Over the course of this chaos I interacted with every monkey that presented itself (and to be honest I attempted to wrestle most of them back in to their cages). I imagined myself the circus ringmaster. It turns out I wasn’t even an act, much less an audience member. I was on the sidelines without a ticket thinking I was in charge.

This has been such a great reminder to set a real honest intention about how you want to show up in times of chaos, before the chaos has its way with you.

My office in chaos, the day we moved in.

My office in chaos, the day we moved in.

Back to the move. This was what my office looked like the week we moved in to the new house. It looks better now. Now the boxes are nicely piled up along the edges of the room. I can sit on the couch and use a lovely big plastic bin on top of a stool as a desk.

It is now September and summer is gone and I’m back in the thick of work.

I’ve got a new intention. It goes like this — life is crazy, messy, and unpredictable. There are countless circuses I could attend, and thousands of monkeys seeking my attention. Life doesn’t go in a straight line or according to plan. In the larger picture of our lives who really cares if my desk is a large plastic bin surrounded by boxes? We will eventually be unpacked. Home is where the heart is and I’m deeply grateful for our family, our lives and this new adventure. It’s just going to be what it is, and that includes moments of fun, happiness, frustration, anxiety, discomfort and straight up construction mess. But probably not patience — I’m not going to commit to patience this time.

When you are setting intentions in a chaotic time in your life, maybe ask yourself some questions so you can be present and open. Put your to do list away. These questions would probably would have been good for me to have used too!

  • How do I want to show up during this chaotic time in my life?

  • What emotions are probably going to run my life?

  • Where might I get stuck?

  • How can I be gentle and care for myself while I ride the storm of chaos?

  • What do I need from others to support me in this mess?

  • How might I offer support to others riding the storm?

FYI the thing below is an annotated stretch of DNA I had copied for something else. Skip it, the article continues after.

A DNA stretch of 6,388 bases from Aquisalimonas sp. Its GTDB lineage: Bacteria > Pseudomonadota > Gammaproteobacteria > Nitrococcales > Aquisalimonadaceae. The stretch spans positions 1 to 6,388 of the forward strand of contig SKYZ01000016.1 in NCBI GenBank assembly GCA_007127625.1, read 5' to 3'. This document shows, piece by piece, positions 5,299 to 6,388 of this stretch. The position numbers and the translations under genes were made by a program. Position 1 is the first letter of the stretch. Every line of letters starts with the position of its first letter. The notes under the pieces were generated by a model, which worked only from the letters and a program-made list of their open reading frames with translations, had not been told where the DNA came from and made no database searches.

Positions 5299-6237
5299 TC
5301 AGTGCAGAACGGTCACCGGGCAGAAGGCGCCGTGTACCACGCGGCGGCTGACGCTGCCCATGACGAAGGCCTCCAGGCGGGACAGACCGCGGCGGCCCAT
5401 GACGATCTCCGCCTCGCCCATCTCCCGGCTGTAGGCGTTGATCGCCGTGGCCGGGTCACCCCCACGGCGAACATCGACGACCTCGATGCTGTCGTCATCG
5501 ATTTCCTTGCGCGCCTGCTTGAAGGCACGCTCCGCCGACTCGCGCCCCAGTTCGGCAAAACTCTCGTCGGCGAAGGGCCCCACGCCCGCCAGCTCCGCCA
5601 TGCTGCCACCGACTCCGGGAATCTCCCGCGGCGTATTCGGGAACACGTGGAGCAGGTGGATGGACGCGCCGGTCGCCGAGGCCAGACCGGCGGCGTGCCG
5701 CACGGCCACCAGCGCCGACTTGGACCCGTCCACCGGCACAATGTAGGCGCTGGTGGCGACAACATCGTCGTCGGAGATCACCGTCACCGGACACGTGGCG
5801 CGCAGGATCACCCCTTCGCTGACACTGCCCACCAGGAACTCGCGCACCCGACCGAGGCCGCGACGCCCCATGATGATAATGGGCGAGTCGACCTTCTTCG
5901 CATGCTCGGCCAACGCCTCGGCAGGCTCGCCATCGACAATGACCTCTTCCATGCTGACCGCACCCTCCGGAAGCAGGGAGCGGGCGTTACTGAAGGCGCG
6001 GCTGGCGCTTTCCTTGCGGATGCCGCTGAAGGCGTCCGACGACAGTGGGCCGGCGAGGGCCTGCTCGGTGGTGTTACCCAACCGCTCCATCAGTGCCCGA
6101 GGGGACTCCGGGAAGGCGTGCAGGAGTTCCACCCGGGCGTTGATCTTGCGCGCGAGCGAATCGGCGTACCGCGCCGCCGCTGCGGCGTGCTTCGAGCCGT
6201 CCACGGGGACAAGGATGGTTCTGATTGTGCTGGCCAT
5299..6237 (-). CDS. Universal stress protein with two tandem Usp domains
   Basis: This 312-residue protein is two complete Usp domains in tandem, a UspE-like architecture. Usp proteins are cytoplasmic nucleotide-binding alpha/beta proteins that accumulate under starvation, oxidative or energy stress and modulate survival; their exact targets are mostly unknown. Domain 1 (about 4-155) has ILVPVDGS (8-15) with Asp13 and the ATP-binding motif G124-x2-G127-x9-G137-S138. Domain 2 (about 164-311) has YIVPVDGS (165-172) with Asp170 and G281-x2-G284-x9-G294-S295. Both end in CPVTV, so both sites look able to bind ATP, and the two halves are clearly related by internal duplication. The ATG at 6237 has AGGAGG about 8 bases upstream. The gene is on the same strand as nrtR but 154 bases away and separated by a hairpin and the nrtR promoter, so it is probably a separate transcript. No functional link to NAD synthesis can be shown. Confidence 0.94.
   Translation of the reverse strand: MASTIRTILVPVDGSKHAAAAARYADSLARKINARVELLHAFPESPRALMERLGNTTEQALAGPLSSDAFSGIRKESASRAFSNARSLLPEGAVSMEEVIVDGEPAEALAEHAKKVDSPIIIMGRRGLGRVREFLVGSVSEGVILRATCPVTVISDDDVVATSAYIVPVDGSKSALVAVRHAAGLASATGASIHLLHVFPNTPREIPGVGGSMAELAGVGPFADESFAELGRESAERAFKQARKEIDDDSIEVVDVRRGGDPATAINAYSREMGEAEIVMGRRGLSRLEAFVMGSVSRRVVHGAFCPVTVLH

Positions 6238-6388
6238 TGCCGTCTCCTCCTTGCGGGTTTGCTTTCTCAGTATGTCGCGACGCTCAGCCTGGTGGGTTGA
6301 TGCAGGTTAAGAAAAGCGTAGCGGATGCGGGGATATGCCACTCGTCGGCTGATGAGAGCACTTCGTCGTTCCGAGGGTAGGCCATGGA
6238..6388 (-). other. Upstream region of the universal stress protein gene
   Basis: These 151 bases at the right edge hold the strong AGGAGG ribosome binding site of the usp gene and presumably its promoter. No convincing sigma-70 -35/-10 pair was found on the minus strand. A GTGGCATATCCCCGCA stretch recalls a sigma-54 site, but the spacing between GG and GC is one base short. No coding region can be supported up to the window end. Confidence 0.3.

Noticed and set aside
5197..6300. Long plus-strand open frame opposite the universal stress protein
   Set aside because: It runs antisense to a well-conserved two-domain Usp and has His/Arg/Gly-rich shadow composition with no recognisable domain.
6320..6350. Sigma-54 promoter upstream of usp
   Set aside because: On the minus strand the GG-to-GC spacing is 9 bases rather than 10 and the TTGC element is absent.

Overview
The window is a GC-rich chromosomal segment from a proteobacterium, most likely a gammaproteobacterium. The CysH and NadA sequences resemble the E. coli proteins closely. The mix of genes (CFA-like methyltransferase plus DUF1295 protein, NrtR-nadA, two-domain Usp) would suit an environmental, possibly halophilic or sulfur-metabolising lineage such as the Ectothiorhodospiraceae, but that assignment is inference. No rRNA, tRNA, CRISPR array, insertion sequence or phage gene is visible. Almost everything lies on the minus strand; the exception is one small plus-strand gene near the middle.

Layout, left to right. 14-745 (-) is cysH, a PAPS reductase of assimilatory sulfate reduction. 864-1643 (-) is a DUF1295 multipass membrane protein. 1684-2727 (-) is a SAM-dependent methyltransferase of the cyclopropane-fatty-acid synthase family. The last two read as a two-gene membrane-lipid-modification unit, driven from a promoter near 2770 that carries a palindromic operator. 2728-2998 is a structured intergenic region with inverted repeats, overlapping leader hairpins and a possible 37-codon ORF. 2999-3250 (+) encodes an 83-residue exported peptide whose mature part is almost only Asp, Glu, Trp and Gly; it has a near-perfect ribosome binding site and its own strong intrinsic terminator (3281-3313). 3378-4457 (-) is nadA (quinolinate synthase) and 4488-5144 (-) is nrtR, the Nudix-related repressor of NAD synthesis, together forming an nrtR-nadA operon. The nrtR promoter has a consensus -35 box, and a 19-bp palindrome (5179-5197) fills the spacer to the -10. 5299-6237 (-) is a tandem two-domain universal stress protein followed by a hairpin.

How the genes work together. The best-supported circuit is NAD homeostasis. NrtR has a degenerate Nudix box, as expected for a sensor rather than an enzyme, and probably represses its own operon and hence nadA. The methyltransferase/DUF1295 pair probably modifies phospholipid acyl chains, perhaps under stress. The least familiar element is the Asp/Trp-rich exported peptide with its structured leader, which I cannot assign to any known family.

• When this is done and I look back, what do I hope will have happened?

  • Are these my monkeys? Is this my circus? Do I want them to be?

  • If I do step forward into this circus, what’s my role?

There is no avoiding the chaos; its just part of life. The difference is in how you ride the chaos, moving through the drama rather than into the middle of performance.

If you can, try not to ride it the way I did. But whatever happens, the chaos will give you gifts of learning, insight and opportunity if you are willing to see them.

What is your super power?

Me, wearing my super hero cape, stepping into my super powers that allow me to have brave, honest conversations.

Me, wearing my super hero cape, stepping into my super powers that allow me to have brave, honest conversations.

No one is born knowing how to brave, honest conversations about issues that really matter. This isn’t a skill anyone comes out of the womb with, and being in a particular position or role doesn’t mean you’ve figured out how to talk about tough stuff. It takes a combination of skills, knowledge, attitude and behaviour to be able to really have brave, honest conversations with yourself, in your organization, community or family.

It takes deep self-awareness to have tough conversations, because what I step into when I have these conversations is different than what you will step into. We are different people, and our strengths are different. You need to bring your whole self to brave, honest conversations, and leverage your own special gifts and strengths in service of talking together to find solutions about complex problems.

I like to think of these special gifts and strengths as your very own super power, that you step into and embody in emotional, challenging, high stakes conversations.

Recently I attended Rick Tamlyn’s Bigger Game Live conference where I asked people:

A participant finds her super power and puts on the super hero cape.

A participant finds her super power and puts on the super hero cape.

What super power allows you to have brave, honest conversations?

I heard some amazing answers from participants at the conference:

  • Empowering others to see their own worth
  • Listening and asking powerful questions
  • Tapping into people’s happiness meter (described to me as helping them see and use what makes them happiest)
  • Cutting to the chase! Getting to the heart of the issue.
  • I am approachable and people feel they can talk to me about anything
  • Sensing when to be silent
  • I create relationship, connection and intimacy really fast
  • Big, bold vision
  • I am a safe space for people to talk to and bring their pain, challenge and heartache